The negative consequences of publishing school results and league tables are now well-known and have been documented in many research studies. They include narrowing the curriculum, turning classrooms into testing factories, rorting of school results, high quality teachers leaving schools with low results, and increasing social segregation between schools.
New research has revealed another negative consequence for schools with low average results – voluntary financial donations by parents decline when a school gets lower results.
A study published in the Journal of Public Economics last year shows that schools whose results decline experience large drops in private financial support from parents. It also found that donations to schools serving poor or minority families are more sensitive to school results than donations to schools serving more affluent families.
The study used a change in Florida’s school grading system to analyse the responsiveness of parent financial contributions to changes in school grades for elementary and middle schools. Beginning in 1999, Florida assigned letter grades to its public schools on the basis of measured school performance. In 2002, the school grading system was significantly changed to include results from more Year levels and individual student progress from year-to-year.
This change generated an information “shock” that caused some schools to have better grades than they would have had under the previous system and other schools to have worse grades than would have otherwise occurred. About 50 per cent of elementary schools received a higher or lower grade under the new system.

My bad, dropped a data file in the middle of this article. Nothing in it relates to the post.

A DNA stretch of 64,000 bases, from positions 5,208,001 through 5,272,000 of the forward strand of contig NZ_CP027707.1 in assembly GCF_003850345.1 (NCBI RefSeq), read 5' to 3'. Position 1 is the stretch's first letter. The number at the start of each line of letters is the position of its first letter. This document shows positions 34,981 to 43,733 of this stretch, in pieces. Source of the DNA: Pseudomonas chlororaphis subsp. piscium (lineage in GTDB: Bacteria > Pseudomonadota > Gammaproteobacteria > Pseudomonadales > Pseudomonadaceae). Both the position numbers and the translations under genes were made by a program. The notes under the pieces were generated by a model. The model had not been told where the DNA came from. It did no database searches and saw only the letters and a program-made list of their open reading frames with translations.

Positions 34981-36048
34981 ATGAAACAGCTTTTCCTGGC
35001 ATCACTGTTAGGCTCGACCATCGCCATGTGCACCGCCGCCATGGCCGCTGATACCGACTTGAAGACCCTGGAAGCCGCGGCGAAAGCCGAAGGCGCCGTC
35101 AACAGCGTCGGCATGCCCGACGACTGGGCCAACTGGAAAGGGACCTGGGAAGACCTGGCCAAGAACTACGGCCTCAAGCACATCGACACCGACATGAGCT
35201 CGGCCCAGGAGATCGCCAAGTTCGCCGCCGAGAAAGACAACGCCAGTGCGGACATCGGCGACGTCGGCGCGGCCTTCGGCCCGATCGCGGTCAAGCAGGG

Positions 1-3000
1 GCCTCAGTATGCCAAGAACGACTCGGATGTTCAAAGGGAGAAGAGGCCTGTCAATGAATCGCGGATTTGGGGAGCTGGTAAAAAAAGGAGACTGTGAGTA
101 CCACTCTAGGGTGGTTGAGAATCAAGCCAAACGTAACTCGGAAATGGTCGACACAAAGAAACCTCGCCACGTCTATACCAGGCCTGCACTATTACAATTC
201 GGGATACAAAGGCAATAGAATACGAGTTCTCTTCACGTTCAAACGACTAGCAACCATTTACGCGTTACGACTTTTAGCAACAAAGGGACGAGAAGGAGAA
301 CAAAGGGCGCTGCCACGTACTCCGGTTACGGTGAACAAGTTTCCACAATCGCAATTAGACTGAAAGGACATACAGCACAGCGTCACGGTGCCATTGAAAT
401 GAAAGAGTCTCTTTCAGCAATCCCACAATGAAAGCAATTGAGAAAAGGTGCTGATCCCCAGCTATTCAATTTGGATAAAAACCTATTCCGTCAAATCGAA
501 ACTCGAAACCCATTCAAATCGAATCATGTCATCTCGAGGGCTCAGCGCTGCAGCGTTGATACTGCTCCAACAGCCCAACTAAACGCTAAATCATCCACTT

The study estimated the impact of this change in grades on the level of parent donations to schools, taking into account school grades and donations prior to the change. It found that receiving a lower grade is associated with considerable reductions in private financial support for the school. Donations in schools that were given an “F” grade – the lowest in the state’s system – were 67 to 86 per cent lower than in schools that got a “C” grade. Donations to schools that got a “D” grade were 28 to 45 per cent lower than in schools that were graded “C”.
However, receipt of a higher grade did not increase the level of voluntary contributions to schools. The contributions received by schools graded “A” and “B” were not significantly different than those received by schools that received a “C” grade.
The study also found strong evidence that schools graded “D” and “F” and serving relatively low-income populations disproportionately experienced reduced donation levels following the grading system change. While high and low income “F” schools both experienced reduced donation levels, it was the schools serving the most disadvantaged students that had the largest reductions in donations. Among schools graded “D”, the reduction in donations occurred exclusively in the relatively low income schools.
Donations to schools with high proportions of minority students were strongly responsive to both low and high school grades. High-minority schools that got high grades of “A” or “B” received dramatically larger levels of donation than high-minority schools receiving a “C” grade while those that were given “D” and “F” grades received much lower levels of donations.
David Figlio & Lawrence Kenny 2009. Public Sector Performance Measurement and Stakeholder Support. Journal of Public Economics, 93 (9-10): 1069–1077.